Pyrex: Pretty in Pink

Cleaning out my father-in-law’s pantry while we were in the Upper Peninsula this spring was moldy, musty, melancholy work. I can’t remember the oldest expiration date on the cans, though 1987 rings a bell. We drove home with some newish pasta and tinned tomatoes, but mostly it was toss toss toss. In retrospect, I applaud the integrity of the house’s construction: even after a long cold snowy winter we didn’t find any mouse raisins in the corners.

When we opened the pantry door my eyes went to these sweet lovelies as the eyes of a fifteen year old boy’s to the cover of Maxim. In that crowded, gloomy pantry they shone with cheerfulness.

Pink Pyrex!

Of course I own plain ole Pyrex: the pie plates, the loaf pan and a couple of “vintage” casseroles I inherited from my mother-in-law. These two bowls were hers, of course — thanks, dear Pat. I’m guessing they’re 50s vintage, but they’ve hung on to their good looks and good health. The smaller one is quart sized, the other twice as big. I’m sure there was another one, probably smaller. What was its fate, I wonder? Pyrex is hard to break. Did it go home with a long gone family member, filled with Thanksgiving leftovers?

Since I brought them home I’ve used no other other bowl to whip eggs in. I’ve moved the coeur a la creme mold to the back of the open shelf, the better to show off their wholesome rosy prettiness. The larger bowl is the size of the clear Pyrex bowl my mother used when she made Scotch Omelet of Aileen’s Pudding, a cakey pudding bathed in Lyle’s Syrup — hey I have that recipe somewhere! That pud was a dessert highlight of my youth, sweet syrupy and spongy . Talk about cheap and cheerful.

Pat’s pretty pink Pyrex bowl, my mother’s pudding  recipe. I like that. I can unite around the kitchen counter with two magnificent women, and eat dessert too.





Filed under A Couple of Bucks, Born in Chicago, Cheap and Cheerful Object of the Day, Food, History, Home, Into the Mystic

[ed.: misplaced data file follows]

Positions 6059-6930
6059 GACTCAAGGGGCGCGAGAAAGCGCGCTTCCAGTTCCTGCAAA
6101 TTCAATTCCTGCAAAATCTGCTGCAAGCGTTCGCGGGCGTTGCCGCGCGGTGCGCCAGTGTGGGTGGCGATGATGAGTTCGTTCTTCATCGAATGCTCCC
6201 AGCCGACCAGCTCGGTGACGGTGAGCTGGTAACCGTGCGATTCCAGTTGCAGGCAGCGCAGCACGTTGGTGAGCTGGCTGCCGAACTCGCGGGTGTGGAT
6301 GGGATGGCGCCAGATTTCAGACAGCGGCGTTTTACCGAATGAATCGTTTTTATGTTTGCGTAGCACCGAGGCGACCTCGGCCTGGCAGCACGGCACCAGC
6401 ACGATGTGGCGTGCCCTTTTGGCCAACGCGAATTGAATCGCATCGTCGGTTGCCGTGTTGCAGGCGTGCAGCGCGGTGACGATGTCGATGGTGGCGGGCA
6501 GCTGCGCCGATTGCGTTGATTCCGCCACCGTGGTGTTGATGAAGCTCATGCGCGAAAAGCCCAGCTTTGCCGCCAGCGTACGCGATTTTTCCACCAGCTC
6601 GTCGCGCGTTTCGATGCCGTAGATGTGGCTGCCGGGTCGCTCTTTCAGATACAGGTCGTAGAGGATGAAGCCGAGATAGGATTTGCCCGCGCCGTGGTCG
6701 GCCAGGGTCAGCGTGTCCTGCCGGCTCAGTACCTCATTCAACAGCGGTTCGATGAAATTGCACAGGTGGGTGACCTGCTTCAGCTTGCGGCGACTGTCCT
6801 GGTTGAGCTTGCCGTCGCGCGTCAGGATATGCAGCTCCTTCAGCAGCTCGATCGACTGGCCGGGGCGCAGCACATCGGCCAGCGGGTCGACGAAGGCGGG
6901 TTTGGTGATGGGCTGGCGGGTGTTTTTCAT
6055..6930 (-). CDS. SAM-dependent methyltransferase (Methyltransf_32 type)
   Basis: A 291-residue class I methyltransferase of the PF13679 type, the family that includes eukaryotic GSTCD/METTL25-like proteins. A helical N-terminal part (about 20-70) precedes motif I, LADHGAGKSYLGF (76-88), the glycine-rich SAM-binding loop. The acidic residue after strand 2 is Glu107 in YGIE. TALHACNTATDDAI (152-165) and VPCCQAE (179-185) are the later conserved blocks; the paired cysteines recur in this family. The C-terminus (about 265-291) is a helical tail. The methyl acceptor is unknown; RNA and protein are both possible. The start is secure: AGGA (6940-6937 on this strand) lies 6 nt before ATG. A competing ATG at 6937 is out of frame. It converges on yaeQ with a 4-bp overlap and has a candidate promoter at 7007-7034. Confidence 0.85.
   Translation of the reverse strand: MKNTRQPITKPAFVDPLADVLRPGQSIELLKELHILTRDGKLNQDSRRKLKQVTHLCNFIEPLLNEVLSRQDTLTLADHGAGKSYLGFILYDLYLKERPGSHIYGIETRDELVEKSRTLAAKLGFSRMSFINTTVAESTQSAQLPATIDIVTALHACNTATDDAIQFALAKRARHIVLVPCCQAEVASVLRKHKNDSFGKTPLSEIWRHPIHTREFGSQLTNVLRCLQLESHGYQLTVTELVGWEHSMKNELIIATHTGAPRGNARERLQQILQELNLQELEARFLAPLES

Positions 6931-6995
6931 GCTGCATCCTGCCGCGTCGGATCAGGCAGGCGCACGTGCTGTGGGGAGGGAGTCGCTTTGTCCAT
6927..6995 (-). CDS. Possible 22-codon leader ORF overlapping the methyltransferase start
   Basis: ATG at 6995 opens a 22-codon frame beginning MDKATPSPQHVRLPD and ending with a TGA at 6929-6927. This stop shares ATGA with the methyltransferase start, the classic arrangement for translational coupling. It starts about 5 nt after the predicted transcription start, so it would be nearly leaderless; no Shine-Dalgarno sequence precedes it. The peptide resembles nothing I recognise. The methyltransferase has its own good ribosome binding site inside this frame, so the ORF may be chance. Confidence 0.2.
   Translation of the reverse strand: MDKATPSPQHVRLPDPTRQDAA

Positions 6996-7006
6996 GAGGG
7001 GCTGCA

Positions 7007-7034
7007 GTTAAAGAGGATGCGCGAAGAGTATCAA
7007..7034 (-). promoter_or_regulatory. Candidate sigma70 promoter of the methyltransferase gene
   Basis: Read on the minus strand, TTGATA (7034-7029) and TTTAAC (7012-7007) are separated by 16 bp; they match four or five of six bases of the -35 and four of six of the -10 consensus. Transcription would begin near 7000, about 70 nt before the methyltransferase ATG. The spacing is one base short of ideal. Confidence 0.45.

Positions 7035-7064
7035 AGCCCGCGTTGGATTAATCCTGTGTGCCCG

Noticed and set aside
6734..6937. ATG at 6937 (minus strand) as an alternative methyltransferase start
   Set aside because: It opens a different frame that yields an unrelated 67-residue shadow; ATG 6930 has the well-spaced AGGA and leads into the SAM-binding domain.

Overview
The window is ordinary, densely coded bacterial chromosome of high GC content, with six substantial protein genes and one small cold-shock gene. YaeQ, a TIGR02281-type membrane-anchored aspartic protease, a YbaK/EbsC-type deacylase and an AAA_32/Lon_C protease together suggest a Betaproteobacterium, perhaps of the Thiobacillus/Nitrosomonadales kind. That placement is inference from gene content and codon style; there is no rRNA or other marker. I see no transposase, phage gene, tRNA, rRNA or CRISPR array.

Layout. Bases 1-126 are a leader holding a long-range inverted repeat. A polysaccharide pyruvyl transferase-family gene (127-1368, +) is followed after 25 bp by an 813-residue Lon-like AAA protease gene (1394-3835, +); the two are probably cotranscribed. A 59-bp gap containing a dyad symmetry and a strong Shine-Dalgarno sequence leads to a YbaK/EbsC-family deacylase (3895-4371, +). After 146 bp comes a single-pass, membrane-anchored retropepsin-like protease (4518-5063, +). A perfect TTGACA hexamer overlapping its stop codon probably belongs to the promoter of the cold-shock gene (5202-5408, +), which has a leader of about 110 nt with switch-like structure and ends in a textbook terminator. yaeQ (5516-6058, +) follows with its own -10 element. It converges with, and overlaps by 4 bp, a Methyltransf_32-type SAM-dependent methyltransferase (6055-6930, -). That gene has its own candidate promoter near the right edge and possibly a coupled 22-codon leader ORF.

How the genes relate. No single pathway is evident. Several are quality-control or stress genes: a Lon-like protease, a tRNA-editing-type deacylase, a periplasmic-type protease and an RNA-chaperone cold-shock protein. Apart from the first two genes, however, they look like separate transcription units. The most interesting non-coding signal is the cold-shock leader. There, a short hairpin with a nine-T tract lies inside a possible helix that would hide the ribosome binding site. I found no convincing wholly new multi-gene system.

4 responses to “Pyrex: Pretty in Pink

  1. kim shook

    Oh, I am green with envy! I adore Pyrex and PINK!!! They are just for show for me now, alas. I use almost nothing but metal nowadays. The Pyrex and gorgeous ironstone is just too heavy for my stupid hands. I think that hands must have been born 30 years before the rest of me and spent those decades doing heavy work! But those bowls are lovely!

  2. OH, I so love that!! Just to walk in and see the gleam of the pink of the generations—that’s a history and a legacy, fragile as glass. How lovely.

    There’s something about the colorful outsides of the Pyrex of the day which must have spoken cheer to the housewives and the cooks. Consider the dark of some kitchens, the remove from the living of the house, the almost-furtive concealment of cooking odors and the guts of the operation—those cooks were brightened by any color or light, I’m sure. Stirring something in a pretty bowl may have been the only gratifying moment of the meal.

    My own first-love of a kitchen was in a magazine of the Fifties—pink and black, it was, with even a mixer in the coveted pale shade, and the harlequin floor tiles in the two colors jumped from the page with every word read, every eye-motion, to dizzy me further into the trance of longing.

    I’ve put away a lot of my glassware, wrapped in bags and paper, and just yesterday, I felt the edges of my YELLOW set, just like yours, and set it aside to bring to light again—it will Bright me through all the preparations for the holidays.

    Pink. And handed down. Wonderful. Wish I could join you three inestimable women around your counter— I’d bring my yellow bowl.

  3. Patty

    Soaking up some extra warm memories…

  4. Colored Pyrex, especially those from the day — yellow, pink, turquoise: time to bring them back

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